Perth is blessed with great weather. Great beaches. A great art scene. Great open spaces. But more than anything, it’s blessed with a great location, with Margaret River on one side and Swan Valley on the other. While Margaret River isn’t exactly next door (a couple of hundred kilometres away), Swan Valley is about 20 minutes away. This means two things: chocolate tastings and wine trails.
Book a tour to this region swathed in vineyards, which is wildly popular among locals for hen parties (wine, chocolate, cheese tastings – it’s a no-brainer). Some of the country’s oldest vineyards call this region their home and you’ll find award-winning vintners here. A tour of this region lets you taste wines at a couple of vineyards supplemented with copious tastings of cheese, chocolate, honey and coffee – basically it’s a day of indulgence and excess, depending on the tour you pick. Oh, and don’t worry about the squealing hens – it all fades after a couple of glasses of crisp chardonnay.
Ordinarily the words ‘cuddly’ and ‘rodent’ don’t belong together, but, on Rottnest Island, they do. Quokkas are actually marsupials, but they look like large rats with permanent smiles affixed to their faces. This is probably why a Dutch explorer, Willem de Vlamingh, named this island ‘Rat’s Nest’, thanks to these adorable critters. Apart from attempting goofy selfies with quokkas, there’s much else to do on Rottnest, a short ferry ride from Perth. Take a 90-minute bus tour of the entire island, which is just 11km in length, or pedal around exploring at your own pace, hop aboard a Segway or take in the sights from a scenic flight or jump off the flight in a tandem skydive.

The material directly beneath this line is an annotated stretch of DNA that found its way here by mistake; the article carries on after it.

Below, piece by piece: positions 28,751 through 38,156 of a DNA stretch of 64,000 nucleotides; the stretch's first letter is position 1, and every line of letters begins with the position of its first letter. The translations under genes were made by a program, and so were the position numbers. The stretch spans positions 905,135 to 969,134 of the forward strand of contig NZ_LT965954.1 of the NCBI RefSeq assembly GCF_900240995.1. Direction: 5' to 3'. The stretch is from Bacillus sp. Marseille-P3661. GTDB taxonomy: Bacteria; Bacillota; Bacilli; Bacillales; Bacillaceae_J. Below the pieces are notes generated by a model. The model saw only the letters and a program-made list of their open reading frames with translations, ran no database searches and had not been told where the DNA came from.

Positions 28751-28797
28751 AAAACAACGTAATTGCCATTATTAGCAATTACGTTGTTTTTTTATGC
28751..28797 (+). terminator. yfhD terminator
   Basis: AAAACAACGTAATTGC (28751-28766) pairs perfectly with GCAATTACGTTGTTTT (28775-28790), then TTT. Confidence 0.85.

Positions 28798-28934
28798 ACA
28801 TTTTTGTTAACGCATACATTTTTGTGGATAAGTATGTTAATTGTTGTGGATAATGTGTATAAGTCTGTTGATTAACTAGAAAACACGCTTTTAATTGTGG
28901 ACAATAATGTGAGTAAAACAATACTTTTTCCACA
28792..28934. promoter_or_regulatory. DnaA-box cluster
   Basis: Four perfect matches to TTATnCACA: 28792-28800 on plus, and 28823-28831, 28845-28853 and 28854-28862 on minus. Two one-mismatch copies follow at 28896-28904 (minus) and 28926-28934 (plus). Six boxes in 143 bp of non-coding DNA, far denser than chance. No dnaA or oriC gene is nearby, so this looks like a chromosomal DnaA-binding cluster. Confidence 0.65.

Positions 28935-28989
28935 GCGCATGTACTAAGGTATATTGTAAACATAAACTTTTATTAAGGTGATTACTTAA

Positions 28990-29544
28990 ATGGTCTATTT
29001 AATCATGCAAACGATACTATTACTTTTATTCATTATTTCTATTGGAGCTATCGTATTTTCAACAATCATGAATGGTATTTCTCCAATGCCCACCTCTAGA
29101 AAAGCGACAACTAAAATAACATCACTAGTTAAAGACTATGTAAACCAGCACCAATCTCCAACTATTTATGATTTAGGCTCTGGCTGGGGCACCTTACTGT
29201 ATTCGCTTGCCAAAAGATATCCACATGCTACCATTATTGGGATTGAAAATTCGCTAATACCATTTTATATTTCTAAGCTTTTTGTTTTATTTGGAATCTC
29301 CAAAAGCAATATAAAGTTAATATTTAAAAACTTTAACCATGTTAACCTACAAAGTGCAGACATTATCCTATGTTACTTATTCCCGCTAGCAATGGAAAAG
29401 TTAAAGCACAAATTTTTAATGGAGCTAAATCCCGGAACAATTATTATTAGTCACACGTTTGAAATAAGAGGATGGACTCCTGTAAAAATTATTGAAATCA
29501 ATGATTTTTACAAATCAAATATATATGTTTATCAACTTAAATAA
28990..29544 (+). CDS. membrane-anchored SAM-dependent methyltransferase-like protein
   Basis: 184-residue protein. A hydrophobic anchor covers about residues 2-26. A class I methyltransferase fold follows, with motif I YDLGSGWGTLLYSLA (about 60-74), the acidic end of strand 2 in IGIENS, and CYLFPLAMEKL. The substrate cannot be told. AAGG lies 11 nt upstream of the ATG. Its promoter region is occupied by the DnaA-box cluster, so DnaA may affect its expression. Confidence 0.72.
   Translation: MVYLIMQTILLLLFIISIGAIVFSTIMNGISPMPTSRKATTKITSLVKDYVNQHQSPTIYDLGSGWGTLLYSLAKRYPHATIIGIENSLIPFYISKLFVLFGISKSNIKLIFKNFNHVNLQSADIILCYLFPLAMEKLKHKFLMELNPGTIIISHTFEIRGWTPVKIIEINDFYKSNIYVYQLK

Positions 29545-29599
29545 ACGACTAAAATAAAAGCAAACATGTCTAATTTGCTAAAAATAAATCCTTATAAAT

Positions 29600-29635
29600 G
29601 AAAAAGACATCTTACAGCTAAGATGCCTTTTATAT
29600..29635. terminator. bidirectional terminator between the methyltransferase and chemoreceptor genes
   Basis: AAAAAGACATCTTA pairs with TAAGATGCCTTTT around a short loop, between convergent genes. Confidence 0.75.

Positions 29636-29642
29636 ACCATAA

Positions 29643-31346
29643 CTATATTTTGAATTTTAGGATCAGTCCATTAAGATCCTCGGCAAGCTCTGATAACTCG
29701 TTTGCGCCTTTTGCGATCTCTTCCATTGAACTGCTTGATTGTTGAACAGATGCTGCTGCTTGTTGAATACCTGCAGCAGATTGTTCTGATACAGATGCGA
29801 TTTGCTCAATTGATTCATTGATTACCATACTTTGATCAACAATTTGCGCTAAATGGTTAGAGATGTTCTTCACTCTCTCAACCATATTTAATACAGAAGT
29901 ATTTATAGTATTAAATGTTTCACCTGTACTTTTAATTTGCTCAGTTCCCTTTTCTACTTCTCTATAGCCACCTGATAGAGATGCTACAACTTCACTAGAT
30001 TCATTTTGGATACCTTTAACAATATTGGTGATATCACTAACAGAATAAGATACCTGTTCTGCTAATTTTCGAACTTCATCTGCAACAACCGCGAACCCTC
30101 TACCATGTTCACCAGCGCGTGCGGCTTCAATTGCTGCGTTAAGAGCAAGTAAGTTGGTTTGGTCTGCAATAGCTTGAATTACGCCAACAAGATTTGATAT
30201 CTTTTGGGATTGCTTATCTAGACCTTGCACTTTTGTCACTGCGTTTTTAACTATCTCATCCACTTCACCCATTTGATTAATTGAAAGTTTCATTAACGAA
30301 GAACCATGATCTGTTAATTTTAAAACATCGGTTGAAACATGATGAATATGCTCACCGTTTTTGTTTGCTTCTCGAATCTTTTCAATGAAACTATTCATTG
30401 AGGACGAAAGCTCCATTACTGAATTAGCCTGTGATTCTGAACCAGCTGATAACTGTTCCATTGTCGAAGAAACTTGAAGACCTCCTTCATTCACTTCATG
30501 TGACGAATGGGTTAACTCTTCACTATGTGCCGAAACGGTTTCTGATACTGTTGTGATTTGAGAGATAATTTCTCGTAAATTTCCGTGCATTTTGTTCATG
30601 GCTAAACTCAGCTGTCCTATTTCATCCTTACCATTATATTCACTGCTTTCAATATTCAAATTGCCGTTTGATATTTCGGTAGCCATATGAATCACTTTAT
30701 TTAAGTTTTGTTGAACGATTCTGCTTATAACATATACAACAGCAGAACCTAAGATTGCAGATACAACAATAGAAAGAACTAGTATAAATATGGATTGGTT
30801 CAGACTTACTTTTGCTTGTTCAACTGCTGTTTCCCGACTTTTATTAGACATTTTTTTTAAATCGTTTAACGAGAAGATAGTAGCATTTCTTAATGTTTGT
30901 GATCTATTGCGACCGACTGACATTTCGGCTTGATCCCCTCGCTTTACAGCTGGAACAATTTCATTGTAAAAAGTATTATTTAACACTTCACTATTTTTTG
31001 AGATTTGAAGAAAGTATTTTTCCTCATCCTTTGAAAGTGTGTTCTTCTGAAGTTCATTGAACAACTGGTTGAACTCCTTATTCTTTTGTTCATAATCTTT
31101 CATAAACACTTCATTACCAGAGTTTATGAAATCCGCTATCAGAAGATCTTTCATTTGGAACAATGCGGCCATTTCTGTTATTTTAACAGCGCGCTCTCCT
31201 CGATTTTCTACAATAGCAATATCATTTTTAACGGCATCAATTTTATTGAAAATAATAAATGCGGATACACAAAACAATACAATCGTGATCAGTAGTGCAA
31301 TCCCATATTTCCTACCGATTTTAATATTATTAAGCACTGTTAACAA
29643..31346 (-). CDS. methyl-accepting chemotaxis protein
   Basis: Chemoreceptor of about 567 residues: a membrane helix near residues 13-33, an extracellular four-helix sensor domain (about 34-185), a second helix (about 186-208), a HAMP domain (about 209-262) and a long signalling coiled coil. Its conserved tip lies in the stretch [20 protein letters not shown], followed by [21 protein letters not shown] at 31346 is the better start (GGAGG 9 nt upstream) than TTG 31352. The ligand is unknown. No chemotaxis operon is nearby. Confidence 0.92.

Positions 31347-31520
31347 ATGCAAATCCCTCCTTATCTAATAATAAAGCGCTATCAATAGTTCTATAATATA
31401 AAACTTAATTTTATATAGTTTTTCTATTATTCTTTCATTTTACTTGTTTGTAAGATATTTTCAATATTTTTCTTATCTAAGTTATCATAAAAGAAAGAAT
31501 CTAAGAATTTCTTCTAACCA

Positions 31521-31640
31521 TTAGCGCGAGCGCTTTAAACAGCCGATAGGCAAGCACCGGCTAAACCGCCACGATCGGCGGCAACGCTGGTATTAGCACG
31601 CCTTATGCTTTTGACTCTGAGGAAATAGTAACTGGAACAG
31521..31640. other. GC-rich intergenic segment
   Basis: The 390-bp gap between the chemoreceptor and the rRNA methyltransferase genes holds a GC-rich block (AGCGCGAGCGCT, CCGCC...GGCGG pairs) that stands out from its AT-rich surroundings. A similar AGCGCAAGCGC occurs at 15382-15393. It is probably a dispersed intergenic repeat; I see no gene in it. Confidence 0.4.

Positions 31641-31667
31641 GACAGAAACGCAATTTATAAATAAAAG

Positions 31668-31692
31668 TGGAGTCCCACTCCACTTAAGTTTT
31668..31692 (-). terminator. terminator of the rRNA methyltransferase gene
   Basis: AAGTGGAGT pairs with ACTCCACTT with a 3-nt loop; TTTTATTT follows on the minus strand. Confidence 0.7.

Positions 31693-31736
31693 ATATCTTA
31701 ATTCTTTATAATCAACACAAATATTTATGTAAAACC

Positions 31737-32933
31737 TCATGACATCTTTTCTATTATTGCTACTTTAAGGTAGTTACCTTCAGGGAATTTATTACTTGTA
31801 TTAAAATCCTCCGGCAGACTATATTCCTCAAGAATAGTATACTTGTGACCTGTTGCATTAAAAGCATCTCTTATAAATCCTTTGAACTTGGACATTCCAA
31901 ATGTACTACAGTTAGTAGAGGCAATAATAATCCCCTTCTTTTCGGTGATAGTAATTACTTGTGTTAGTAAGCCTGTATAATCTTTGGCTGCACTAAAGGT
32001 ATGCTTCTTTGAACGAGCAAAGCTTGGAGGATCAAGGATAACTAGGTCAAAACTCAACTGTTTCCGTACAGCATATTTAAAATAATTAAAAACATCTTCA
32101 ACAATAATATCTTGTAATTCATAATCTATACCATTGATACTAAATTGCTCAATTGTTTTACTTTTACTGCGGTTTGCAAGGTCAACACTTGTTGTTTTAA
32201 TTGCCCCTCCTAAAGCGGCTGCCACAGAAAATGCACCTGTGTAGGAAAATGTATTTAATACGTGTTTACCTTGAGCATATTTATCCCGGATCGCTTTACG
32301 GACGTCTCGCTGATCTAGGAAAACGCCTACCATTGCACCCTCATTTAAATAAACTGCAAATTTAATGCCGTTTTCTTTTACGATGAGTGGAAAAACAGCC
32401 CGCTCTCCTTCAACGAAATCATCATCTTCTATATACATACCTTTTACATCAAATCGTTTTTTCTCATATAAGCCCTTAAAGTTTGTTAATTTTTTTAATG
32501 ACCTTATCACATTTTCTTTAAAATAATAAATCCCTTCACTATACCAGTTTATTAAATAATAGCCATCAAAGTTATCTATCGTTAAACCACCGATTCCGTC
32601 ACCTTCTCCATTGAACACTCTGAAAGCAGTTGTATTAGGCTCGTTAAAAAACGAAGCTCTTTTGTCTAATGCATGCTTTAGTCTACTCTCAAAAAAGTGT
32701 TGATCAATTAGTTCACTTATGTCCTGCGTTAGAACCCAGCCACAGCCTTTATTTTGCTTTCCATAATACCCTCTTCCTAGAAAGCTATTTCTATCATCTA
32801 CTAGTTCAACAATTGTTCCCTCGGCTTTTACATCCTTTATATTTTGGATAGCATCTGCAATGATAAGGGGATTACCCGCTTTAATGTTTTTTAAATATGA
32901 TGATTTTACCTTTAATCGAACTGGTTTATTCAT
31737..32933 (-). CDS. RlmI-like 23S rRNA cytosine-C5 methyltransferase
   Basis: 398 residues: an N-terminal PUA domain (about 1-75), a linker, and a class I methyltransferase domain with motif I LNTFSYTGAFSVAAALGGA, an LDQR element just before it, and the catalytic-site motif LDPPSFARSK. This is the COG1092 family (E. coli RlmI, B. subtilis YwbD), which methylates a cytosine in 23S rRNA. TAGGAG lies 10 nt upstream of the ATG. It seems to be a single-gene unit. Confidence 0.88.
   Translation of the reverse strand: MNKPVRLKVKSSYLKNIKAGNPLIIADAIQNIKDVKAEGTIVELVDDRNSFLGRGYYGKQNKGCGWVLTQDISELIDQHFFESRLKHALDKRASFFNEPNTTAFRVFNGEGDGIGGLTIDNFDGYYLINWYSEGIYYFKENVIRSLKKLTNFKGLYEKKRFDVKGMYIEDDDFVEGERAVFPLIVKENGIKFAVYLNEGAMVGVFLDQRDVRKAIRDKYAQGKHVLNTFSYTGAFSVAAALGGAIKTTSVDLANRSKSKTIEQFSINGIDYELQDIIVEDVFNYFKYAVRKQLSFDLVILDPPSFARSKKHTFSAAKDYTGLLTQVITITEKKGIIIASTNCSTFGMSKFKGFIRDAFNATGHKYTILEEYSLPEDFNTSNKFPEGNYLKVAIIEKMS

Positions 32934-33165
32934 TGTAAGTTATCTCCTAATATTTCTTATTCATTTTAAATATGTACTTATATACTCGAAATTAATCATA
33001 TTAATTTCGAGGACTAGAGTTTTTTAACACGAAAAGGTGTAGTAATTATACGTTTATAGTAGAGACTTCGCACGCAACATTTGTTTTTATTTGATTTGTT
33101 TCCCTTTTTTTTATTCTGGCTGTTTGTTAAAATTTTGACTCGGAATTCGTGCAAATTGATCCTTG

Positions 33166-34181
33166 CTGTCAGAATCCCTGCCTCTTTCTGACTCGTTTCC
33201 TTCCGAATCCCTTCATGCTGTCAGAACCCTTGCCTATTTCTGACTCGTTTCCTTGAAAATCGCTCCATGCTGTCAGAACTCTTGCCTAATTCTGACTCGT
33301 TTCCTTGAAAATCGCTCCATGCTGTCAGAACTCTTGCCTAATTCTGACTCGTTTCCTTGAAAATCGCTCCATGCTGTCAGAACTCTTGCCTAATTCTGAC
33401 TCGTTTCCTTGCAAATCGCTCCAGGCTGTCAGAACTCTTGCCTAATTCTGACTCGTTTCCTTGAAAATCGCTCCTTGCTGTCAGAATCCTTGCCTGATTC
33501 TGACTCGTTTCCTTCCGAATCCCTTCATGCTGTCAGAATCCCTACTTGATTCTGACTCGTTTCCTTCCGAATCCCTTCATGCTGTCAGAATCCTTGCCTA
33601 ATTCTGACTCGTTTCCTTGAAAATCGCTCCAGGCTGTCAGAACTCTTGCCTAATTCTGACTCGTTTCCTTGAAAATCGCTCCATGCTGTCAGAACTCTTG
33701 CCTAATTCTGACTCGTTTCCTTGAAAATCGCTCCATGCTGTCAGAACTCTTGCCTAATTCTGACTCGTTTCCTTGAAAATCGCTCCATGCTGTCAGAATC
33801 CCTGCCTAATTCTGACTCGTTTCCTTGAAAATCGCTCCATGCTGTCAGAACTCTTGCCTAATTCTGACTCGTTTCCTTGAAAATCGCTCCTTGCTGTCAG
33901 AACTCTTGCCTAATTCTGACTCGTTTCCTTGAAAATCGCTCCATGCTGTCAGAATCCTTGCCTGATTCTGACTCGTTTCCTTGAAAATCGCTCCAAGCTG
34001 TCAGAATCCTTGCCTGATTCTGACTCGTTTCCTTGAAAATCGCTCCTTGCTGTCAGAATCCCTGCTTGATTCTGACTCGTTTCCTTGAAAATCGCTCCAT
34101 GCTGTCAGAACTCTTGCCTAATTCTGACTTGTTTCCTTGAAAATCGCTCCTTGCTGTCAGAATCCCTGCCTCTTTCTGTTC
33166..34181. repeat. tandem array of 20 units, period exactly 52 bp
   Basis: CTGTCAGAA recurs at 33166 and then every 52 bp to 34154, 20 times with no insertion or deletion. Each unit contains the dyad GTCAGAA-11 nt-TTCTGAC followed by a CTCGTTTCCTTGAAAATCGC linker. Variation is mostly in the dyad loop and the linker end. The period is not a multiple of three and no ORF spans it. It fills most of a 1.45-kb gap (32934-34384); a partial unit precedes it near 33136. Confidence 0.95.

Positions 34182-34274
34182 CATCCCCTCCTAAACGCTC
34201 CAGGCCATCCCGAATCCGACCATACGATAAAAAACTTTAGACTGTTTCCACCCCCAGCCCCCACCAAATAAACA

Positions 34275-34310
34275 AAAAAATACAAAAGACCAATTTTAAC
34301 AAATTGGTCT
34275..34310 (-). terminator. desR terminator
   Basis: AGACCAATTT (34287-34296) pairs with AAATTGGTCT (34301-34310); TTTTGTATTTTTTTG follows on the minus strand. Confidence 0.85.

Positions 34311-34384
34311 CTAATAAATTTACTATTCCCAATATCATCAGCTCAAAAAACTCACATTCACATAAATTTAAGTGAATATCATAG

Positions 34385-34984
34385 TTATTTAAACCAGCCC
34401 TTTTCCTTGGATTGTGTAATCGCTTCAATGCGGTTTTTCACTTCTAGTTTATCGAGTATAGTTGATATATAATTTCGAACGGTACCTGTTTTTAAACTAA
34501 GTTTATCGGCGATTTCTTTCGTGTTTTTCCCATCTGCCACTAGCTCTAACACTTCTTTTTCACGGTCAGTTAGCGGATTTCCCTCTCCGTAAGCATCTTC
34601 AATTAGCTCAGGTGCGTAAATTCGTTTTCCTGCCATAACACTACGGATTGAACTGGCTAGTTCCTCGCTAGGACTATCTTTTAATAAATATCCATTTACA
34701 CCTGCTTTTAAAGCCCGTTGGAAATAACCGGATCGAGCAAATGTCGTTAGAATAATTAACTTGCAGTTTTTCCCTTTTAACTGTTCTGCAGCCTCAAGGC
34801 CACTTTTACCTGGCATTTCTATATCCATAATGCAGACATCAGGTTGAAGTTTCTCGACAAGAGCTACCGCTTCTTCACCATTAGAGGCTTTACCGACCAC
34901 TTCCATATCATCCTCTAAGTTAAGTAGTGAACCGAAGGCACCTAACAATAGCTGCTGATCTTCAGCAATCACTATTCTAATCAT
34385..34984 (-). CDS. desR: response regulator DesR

Surrounded as the island is by all that gorgeous blue water, you can also snorkel, surf, kayak or do some stand-up paddleboarding by renting gear at Pedal & Flipper. As there are no cars on the island, your only options to get around are by bus or bicycle, which you should book before arrival. You can book activities through Rottnest Island’s official website (Visitor Centre: 00-61-8-9372-9730; www.rottnestisland.com; Thomson Bay, Near Main Jetty; 7.30am – 5pm Sat – Thur, till 7pm Fri; check website for packages). We travelled with Rottnest Express, one of two ferry operators on the island, which arranges for the mentioned activities and equipment hire, as well as day-tour packages in various combinations.
The Kimberley, in the far north-west of Australia, is one of the emptiest places on Earth. It is possible to drive for days without seeing any sign of human habitation. Yet here, on a sensational stretch of dramatic coastline, stands this unique wilderness lodge. It is so sequestered that the only way to get here is by helicopter or air taxi (or perhaps private yacht). People come for the isolation – in few places can the nights appear darker or starrier – but also for the deep, tranquil comfort of the 20 smart villas which seem to float like a lovely little armada on the coastal dunes. All the bathrooms are outdoors for long showers beneath a yellow tropical sun in the clear Australian sky. Some of the cabins look out on the snaking Berkeley River, others have views of the TimorSea.
And this sea is for looking at, not for swimming in, because the glittering water teems with bull sharks and saltwater crocodiles. But that doesn’t mean you can’t enjoy it. Go fishing off the two is lands called, mysteriously, Aunt and Uncle. Or take a guided boat tour down the river – the best way to see the wild Kimberley and all that lives here: ghost gums and bottle shaped boab trees, brahminy kites, jabiru birds with beaks like screwdrivers. The hotel chef can make up a fabulous lunch box filled with salads and focacciato take along and enjoy with a cold beer beneath the Casuarina Falls. And if you are desperate for a dip, there is a beautiful swimming hole (without crocs) at the far end of the first creek on the right.